Using freelisting to understand shared decision making in ADHD: parents' and pediatricians' perspectives

Journal Name: 
Patient Educ Couns
Authors: 
Fiks,A.G.
Gafen,A.
Hughes,C.C.
Hunter,K.F.
Barg,F.K.
Abstract: 
OBJECTIVE: To compare and contrast notions of ADHD among pediatricians and parents of affected children to understand the perspectives they bring to shared decision making (SDM). METHODS: In this freelisting study, 60 parents of children with ADHD and 30 primary care pediatricians listed words reflecting their understanding of (1) Attention Deficit Hyperactivity Disorder (ADHD), (2) getting/offering help for ADHD, (3) talking to doctors/families about ADHD, and (4) "mental health." Smith's salience score established terms that were salient and cultural consensus analysis identified variation within subgroups of participants. RESULTS: Parents' terms reflected ADHD's effects on the child and family, while clinicians often mentioned school. Lists suggested differing needs and goals for clinicians and subgroups of parents in SDM: "time" for clinicians, "learning" and "understanding" for non-college educated parents, and "comfort" and "relief" for college educated parents. Neither parents nor clinicians framed ADHD in the same way as "mental health." CONCLUSION: Parents and clinicians, who conceptualize ADHD differently, should negotiate a shared understanding of ADHD as a basis for SDM. Treatment discussions should be tailored to encompass families' varied emotional and educational needs. PRACTICE IMPLICATIONS: Fostering SDM in primary care is consonant with notions of ADHD as distinct from mental health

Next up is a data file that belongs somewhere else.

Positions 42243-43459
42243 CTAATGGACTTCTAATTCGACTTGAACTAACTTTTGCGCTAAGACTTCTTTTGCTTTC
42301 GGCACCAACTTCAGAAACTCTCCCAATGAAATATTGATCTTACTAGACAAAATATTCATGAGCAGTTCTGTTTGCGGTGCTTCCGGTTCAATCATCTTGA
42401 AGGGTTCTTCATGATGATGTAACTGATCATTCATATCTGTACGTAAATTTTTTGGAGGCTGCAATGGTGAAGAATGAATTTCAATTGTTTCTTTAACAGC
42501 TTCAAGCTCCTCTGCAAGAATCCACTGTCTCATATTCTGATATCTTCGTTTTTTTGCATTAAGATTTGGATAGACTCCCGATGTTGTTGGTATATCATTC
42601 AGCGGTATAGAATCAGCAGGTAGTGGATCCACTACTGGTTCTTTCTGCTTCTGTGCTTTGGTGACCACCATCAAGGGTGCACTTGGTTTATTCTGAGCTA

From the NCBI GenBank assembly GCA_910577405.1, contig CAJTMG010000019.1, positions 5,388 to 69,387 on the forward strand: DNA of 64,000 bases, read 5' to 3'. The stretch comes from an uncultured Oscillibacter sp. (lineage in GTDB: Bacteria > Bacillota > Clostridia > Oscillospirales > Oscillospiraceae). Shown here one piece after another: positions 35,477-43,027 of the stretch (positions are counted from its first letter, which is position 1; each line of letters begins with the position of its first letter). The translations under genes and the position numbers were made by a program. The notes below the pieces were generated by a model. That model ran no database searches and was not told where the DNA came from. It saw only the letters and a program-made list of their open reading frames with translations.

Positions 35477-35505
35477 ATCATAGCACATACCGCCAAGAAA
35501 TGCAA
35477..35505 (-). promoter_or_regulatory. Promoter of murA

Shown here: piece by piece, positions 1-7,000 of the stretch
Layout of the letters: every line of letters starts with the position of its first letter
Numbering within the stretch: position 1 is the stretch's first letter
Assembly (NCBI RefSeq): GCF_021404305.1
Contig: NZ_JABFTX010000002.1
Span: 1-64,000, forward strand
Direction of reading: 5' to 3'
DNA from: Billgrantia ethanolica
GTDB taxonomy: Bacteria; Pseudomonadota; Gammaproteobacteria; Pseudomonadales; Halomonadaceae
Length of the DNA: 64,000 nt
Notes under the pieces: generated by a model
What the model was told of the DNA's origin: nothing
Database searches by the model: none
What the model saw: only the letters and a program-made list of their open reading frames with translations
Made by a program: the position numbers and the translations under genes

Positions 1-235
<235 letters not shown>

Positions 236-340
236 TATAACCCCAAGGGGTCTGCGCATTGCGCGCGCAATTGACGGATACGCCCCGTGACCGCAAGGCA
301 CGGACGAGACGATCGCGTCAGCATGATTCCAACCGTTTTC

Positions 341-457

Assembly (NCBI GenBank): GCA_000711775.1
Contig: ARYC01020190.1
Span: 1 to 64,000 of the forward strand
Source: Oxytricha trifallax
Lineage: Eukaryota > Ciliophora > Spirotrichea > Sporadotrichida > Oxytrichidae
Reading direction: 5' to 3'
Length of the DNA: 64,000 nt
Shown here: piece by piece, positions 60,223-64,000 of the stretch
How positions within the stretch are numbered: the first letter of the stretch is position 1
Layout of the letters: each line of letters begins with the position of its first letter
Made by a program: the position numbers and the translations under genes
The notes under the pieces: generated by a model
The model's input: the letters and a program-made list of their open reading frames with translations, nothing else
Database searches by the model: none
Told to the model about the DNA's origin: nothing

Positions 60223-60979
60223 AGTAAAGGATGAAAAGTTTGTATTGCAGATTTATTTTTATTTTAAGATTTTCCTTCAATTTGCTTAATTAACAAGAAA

8
2011
Volume: 
84
Pages: 
236-244
Keywords: 
60, Adult, analysis, Attention, Attention Deficit Disorder with Hyperactivity, Attitude of Health Personnel, Child, Child,Preschool, Comparative Study, Comprehension, Consensus, Data Collection, decision, Decision Making, effects, electronic, Family, Female, Goals, Health, Health Knowledge,Attitudes,Practice, hospital, Hospitals,Pediatric, Humans, Interviews as Topic, Male, Mental Health, Methods, Parents, Pediatrics, Perception, Philadelphia, Physicians, primary care, psychology, Questionnaires, Research, Research Support, Socioeconomic Factors, support, understanding